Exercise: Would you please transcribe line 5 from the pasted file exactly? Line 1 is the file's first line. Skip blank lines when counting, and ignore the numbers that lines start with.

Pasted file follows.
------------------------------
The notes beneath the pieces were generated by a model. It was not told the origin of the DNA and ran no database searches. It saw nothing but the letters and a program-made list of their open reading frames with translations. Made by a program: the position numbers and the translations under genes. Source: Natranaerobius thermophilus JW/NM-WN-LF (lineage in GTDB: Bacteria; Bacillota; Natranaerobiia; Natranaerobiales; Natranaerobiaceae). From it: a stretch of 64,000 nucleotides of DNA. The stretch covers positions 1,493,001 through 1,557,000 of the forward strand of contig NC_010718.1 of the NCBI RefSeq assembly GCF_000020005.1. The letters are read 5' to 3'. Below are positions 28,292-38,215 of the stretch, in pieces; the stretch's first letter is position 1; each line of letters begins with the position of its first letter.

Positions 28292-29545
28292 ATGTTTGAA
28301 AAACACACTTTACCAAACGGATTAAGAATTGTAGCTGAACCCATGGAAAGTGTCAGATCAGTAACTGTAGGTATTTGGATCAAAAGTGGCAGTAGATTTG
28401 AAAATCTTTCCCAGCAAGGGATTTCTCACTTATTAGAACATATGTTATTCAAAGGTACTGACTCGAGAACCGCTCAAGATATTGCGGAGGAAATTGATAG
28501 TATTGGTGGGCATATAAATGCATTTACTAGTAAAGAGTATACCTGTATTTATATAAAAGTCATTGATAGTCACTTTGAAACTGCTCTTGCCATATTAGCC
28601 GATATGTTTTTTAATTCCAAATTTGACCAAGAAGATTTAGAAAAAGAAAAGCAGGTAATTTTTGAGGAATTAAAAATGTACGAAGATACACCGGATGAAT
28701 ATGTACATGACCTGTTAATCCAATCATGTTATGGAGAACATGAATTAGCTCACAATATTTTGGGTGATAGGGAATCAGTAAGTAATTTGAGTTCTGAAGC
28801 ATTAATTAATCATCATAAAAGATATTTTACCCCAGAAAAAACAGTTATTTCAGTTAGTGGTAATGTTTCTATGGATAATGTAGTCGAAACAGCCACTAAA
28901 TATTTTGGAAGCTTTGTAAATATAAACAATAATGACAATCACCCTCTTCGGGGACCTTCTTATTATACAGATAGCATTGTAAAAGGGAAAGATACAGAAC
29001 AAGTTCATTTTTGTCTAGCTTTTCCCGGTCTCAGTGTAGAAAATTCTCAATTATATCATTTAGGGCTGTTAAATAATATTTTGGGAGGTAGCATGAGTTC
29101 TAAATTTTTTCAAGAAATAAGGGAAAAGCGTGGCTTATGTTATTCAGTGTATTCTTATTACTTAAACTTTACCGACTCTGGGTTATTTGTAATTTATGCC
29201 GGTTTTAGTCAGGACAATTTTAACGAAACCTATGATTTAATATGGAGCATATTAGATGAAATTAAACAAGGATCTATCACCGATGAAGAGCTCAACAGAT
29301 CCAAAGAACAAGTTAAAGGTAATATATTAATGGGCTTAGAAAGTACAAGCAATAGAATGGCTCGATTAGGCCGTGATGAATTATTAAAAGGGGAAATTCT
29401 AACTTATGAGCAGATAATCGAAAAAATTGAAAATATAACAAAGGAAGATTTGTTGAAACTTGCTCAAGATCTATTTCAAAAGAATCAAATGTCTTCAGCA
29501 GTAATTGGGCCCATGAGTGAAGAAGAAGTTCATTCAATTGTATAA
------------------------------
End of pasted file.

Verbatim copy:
28401 AAAATCTTTCCCAGCAAGGGATTTCTCACTTATTAGAACATATGTTATTCAAAGGTACTGACTCGAGAACCGCTCAAGATATTGCGGAGGAAATTGATAG